Among the current team chat services, Slack is clearly the most popular. For many companies, paying for Slack’s services is an investment in their communication and culture. Still, for some teams, using Slack’s Free plan is the only option, because even the least expensive Standard plan has subscription pricing which is prohibitive for groups of hobbyists or open source communities.

If you can’t pay for Slack, you can probably stop using it altogether (and maybe use IRC instead, like some suggest). That’s a tough proposition, actually. With most people already accustomed to Slack, you’ll have a hard time convincing them to use something else instead.

So the only real choice is to learn how to live with a free Slack plan.

In our experience, the three main annoyances of using Slack for free are the limits on files, integrations and visible messages in the archive.


Uploaded files are usually not an annoyance at first. For free teams, Slack gives a generous limit of 5 GB on file storage. If you don’t upload anything large, these 5 GB will last for some time.

The problems start when the free space eventually runs empty, with storage filled with thousands of small files which you can only delete one by one from the Slack web interface. Fortunately, you can purge them with scripts that use Slack API to mass delete old files.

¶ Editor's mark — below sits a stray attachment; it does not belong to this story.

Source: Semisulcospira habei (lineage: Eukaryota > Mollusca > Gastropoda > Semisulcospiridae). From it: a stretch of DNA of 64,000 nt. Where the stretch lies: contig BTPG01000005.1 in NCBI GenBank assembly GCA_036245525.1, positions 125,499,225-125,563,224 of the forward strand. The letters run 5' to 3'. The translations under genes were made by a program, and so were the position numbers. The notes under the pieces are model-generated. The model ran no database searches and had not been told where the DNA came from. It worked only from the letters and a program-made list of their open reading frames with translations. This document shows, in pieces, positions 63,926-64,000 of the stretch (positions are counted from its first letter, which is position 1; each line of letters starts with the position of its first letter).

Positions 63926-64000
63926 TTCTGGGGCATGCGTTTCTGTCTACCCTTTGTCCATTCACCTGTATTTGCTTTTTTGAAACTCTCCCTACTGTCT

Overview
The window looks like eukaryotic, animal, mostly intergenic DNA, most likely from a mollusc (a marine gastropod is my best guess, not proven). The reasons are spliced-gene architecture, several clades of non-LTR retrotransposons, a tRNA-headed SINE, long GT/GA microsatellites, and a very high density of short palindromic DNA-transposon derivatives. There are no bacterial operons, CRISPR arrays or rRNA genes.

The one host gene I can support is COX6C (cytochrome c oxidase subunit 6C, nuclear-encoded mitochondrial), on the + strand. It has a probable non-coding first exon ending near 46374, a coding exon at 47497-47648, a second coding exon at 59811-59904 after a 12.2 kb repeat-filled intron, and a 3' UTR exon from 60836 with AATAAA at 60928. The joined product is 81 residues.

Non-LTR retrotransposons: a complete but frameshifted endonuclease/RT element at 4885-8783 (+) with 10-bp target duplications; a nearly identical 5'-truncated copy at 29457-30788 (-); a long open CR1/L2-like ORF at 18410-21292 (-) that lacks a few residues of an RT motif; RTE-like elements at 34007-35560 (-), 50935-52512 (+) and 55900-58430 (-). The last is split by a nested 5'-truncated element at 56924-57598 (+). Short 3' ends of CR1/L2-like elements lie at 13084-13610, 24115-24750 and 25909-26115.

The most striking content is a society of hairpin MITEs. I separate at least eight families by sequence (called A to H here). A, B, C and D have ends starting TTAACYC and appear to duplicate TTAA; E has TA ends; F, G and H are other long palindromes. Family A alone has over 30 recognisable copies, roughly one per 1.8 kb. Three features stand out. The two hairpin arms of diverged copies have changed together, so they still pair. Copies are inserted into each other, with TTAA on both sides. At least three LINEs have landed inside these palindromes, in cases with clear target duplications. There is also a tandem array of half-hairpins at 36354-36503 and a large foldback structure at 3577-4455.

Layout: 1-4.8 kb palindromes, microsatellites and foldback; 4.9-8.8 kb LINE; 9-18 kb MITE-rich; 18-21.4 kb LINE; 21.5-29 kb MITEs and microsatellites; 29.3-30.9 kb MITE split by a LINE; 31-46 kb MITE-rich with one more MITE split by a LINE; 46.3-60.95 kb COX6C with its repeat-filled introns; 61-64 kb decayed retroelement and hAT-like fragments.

On the free plan, you’re limited to 10 integrations. That’s actually quite OK (previously, the limit was just 5 integrations). Also, in case you have really run out of integration slots, there’s an escape hatch: you can use incoming webhooks to send any messages from the outside. For example, we’ve been using a Git hook that notifies us about new commits and a custom Trello-Slack integration both targeted to a single incoming webhook. You’ll have to find (or write) some custom code and fiddle a bit with setting it up, but it’s possible.


Slack allows free users to browse and search the 10,000 most recent messages. In our experience, this was the biggest pain, as seeing the message history gradually disappearing leaves a feeling of being slowly robbed. This was the reason we came up with, and thus the hard problem got an easy solution.

If some of your messages are already behind the 10K limit, you can export the message history of your public channels from the beginning of time and upload it to Uploaded archives are not updated automatically, but provide a good starting point for archive keeping. You’ll also need to be a team admin to export the message history.

Update: Now, you can also connect a Slack account with, and will start collecting your personal archive (including private channels you participate in, and your DMs). This connected archive won’t contain any messages already behind the 10,000 message limit, and at first, it will look exactly like what Slack itself displays you. But over time, unlike with Slack, all messages already in the archive will stay there and not disappear. And you don’t have to be an admin for that.

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All these things do require some effort, but all in all, you can avoid a lot of frustrations of free Slack if you’re willing to do some legwork.